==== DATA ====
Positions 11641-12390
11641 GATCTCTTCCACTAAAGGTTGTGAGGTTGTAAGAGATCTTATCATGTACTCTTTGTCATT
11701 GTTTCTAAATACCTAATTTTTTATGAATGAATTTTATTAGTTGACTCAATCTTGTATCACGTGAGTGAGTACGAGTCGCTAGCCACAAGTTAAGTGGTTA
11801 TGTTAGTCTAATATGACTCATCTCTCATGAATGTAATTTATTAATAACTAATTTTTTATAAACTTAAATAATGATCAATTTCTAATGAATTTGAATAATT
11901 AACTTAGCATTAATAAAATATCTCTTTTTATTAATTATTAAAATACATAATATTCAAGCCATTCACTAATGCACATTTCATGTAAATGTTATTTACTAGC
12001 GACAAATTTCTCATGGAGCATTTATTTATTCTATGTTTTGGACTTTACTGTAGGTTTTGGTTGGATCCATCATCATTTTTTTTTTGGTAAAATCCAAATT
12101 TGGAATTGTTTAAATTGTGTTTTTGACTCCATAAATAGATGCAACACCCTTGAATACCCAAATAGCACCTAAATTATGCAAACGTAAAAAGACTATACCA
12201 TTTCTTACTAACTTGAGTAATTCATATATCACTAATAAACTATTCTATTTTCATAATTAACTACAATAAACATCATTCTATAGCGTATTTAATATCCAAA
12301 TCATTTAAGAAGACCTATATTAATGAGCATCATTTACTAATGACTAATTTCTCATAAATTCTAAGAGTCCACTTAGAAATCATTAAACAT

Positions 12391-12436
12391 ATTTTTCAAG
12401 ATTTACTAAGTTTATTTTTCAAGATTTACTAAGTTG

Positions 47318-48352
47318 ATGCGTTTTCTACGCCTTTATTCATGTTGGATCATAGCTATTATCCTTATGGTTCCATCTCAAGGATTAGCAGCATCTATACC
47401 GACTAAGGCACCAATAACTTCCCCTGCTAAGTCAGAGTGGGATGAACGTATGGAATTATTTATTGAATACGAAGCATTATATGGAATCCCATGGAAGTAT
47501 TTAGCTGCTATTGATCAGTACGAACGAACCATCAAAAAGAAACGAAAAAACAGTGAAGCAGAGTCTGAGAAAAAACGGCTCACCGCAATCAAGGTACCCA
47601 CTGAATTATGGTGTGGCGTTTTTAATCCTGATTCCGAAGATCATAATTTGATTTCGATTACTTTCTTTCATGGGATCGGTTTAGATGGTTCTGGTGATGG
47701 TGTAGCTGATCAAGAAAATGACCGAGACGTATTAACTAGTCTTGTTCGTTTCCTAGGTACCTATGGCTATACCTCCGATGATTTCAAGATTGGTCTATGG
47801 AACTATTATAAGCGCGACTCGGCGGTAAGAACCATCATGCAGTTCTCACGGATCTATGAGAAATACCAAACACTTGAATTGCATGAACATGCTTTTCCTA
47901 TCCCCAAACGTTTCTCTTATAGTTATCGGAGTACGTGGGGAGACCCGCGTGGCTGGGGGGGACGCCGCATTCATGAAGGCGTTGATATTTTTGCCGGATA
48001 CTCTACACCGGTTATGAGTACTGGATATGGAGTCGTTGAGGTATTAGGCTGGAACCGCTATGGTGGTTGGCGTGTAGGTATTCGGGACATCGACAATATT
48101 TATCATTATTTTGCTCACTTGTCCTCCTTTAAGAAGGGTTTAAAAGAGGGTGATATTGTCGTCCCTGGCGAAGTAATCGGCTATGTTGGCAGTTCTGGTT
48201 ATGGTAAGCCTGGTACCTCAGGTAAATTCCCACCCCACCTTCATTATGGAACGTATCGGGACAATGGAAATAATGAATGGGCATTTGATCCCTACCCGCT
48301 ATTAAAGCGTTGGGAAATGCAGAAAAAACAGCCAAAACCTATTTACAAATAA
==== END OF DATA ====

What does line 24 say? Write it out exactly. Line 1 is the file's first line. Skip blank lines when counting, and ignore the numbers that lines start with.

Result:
48301 ATTAAAGCGTTGGGAAATGCAGAAAAAACAGCCAAAACCTATTTACAAATAA